The best time of the year to hike in the Routeburn is during the hiking season, from late October to late April. October and November daily highs are around 14 degrees Celsius (62-66 F), and alpine flowers bloom all around. December to February are warmer and dryer but also busier, and daily highs around 19 degrees Celsius (70-73 F). Finally, April to May daily highs sit between 15 degrees Celsius (60-64 F) and the trail is a bit more quiet. Fiordland and Mt. Aspiring National Parks have high rainfall and changeable weather. Be prepared for at least one wet day on your trip. Remember, exposure / hypothermia can affect anyone when the weather is wet, cold and windy.
During the winter season (late April to late October) snow and avalanche danger can make the track impassable in some of the alpine sections. Please check current track and weather conditions at the Glenorchy or Fiordland National Park Visitor Centres before departing on the track.
Fitness: How fit do you need to be to hike the Routeburn Track?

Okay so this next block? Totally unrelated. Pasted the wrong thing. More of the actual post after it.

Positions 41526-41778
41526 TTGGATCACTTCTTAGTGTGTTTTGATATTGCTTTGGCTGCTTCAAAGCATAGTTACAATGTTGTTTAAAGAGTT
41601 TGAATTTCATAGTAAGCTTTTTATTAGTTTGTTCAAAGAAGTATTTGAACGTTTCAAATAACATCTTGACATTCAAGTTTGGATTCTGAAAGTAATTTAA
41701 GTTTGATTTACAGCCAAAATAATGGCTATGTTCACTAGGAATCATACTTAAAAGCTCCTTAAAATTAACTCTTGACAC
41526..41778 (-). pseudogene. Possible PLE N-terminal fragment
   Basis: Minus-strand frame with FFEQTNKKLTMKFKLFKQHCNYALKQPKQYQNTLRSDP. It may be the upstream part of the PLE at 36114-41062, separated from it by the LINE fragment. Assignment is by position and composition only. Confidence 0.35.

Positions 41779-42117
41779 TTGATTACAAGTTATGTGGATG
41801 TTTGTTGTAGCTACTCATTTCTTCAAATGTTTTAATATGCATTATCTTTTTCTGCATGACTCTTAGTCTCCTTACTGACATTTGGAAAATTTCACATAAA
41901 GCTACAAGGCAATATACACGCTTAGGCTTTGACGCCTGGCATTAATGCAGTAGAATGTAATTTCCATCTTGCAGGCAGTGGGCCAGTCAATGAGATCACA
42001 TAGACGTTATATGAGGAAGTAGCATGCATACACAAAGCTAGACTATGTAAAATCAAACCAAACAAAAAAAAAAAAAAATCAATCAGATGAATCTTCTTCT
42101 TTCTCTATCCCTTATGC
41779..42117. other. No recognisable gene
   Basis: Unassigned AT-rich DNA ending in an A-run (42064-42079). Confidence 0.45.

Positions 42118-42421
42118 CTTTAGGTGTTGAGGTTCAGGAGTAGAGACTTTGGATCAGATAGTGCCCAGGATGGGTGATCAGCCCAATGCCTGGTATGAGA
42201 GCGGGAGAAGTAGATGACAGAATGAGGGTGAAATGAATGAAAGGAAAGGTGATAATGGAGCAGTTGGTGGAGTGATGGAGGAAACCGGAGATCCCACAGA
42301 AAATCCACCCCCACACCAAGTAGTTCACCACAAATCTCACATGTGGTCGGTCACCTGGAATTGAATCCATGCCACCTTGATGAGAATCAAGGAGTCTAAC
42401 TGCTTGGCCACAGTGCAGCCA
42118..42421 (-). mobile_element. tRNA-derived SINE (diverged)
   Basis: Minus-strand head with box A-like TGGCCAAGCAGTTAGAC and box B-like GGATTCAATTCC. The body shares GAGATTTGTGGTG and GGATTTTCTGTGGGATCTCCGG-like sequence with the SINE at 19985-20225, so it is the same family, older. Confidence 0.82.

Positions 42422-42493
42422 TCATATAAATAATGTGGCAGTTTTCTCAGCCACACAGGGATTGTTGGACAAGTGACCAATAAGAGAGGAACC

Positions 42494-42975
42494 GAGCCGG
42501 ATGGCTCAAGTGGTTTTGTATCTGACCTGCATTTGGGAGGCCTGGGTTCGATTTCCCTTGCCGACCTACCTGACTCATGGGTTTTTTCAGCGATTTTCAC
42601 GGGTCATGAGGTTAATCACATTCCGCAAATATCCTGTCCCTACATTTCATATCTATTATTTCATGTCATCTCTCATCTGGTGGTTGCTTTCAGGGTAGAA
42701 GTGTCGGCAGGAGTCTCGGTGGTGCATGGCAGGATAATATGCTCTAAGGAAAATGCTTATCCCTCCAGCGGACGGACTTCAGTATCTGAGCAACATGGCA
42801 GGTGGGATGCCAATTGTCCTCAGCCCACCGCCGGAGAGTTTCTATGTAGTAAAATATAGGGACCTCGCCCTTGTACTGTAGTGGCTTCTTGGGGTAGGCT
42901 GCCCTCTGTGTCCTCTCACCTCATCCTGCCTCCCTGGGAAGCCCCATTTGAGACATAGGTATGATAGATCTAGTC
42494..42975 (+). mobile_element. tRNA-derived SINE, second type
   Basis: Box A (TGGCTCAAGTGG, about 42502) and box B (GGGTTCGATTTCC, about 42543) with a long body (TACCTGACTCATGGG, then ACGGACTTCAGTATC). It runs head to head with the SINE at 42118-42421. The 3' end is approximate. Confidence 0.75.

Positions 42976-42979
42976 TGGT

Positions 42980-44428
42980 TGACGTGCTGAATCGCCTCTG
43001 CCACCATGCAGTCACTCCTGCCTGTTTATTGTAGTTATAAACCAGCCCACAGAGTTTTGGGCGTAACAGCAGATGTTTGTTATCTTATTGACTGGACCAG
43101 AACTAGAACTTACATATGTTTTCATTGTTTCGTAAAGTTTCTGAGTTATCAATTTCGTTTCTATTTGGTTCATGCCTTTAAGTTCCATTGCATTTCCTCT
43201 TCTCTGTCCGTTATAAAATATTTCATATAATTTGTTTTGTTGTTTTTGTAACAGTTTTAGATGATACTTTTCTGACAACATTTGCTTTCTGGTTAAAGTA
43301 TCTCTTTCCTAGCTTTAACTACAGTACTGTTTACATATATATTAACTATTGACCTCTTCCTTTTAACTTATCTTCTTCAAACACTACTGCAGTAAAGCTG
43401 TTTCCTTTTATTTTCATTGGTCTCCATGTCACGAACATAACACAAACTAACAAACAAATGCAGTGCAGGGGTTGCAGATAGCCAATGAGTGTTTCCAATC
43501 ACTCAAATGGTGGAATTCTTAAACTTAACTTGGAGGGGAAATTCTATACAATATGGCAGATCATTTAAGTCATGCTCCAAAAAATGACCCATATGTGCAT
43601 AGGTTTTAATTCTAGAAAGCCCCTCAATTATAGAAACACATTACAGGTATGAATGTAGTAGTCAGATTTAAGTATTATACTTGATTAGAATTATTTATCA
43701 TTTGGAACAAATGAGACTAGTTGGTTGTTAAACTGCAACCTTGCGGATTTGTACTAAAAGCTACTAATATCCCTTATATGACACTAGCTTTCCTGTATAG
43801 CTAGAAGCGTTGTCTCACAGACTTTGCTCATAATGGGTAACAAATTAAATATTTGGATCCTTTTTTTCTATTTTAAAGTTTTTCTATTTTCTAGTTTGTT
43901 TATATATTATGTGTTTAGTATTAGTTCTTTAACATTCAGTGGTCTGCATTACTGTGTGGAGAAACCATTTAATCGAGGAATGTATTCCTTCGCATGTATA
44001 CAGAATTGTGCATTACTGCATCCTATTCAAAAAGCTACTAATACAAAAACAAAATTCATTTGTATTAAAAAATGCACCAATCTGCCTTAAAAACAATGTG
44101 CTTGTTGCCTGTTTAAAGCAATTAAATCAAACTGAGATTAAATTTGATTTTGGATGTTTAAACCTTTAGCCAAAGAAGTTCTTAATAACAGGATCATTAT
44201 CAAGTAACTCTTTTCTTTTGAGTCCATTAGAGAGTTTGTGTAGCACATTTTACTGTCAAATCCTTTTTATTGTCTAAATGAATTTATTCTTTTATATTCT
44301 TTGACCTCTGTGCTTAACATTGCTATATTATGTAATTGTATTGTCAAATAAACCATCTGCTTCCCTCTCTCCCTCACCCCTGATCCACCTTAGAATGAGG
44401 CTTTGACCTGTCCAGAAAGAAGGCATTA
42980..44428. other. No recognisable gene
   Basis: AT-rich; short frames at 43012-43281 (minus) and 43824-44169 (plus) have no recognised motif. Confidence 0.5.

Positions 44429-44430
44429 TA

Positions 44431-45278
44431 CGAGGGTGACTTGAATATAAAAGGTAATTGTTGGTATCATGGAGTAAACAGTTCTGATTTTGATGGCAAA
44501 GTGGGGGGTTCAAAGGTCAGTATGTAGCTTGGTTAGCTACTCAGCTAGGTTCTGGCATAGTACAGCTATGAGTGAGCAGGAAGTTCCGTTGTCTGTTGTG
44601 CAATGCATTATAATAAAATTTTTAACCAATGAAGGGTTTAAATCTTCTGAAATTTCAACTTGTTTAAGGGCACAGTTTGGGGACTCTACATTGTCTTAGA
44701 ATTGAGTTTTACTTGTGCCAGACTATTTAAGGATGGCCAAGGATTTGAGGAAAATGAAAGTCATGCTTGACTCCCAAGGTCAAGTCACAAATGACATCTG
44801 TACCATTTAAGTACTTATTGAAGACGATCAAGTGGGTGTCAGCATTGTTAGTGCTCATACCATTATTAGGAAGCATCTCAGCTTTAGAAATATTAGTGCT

Any fit person can walk the Routeburn Track. You will need to be able to carry all your own gear over rough rocky uneven surfaces, climbing and descending for up to 12 kilometres (7.5 miles) a day with a maximum elevation gain of 600 metres (1,970 feet). It's an ideal trip for groups or individuals. You should start a regular walking programme 1-2 months before your departure on the track. This programme should include some practice at carrying your pack on hills or stairs. The track can be walked in either direction and in conjunction with the Greenstone and Caples Tracks. You can walk the whole track or walk into one of the huts and return the same way, spend a single night at one of the huts; or stay up to two nights at each of the four huts or two campsites. The choice is yours.